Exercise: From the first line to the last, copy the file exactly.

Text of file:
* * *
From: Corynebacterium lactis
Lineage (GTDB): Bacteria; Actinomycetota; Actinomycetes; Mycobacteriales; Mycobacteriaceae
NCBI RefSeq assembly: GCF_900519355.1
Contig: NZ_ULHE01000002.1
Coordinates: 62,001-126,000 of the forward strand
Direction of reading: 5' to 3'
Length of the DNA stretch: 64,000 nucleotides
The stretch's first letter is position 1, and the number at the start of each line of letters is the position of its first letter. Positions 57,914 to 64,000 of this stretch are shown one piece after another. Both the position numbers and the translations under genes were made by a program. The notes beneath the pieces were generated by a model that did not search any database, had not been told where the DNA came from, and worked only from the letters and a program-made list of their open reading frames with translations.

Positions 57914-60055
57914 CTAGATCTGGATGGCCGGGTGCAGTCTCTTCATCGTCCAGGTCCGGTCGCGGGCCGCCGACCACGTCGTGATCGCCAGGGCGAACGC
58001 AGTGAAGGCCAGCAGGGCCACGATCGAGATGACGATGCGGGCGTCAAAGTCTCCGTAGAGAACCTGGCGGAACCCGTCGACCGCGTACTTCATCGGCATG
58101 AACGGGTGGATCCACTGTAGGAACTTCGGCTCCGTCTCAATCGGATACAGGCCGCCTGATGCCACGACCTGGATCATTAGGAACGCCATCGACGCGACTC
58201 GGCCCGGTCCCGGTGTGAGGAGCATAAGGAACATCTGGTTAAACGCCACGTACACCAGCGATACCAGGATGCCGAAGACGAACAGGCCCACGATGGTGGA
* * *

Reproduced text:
From: Corynebacterium lactis
Lineage (GTDB): Bacteria; Actinomycetota; Actinomycetes; Mycobacteriales; Mycobacteriaceae
NCBI RefSeq assembly: GCF_900519355.1
Contig: NZ_ULHE01000002.1
Coordinates: 62,001-126,000 of the forward strand
Direction of reading: 5' to 3'
Length of the DNA stretch: 64,000 nucleotides
The stretch's first letter is position 1, and the number at the start of each line of letters is the position of its first letter. Positions 57,914 to 64,000 of this stretch are shown one piece after another. Both the position numbers and the translations under genes were made by a program. The notes beneath the pieces were generated by a model that did not search any database, had not been told where the DNA came from, and worked only from the letters and a program-made list of their open reading frames with translations.

Positions 57914-60055
57914 CTAGATCTGGATGGCCGGGTGCAGTCTCTTCATCGTCCAGGTCCGGTCGCGGGCCGCCGACCACGTCGTGATCGCCAGGGCGAACGC
58001 AGTGAAGGCCAGCAGGGCCACGATCGAGATGACGATGCGGGCGTCAAAGTCTCCGTAGAGAACCTGGCGGAACCCGTCGACCGCGTACTTCATCGGCATG
58101 AACGGGTGGATCCACTGTAGGAACTTCGGCTCCGTCTCAATCGGATACAGGCCGCCTGATGCCACGACCTGGATCATTAGGAACGCCATCGACGCGACTC
58201 GGCCCGGTCCCGGTGTGAGGAGCATAAGGAACATCTGGTTAAACGCCACGTACACCAGCGATACCAGGATGCCGAAGACGAACAGGCCCACGATGGTGGA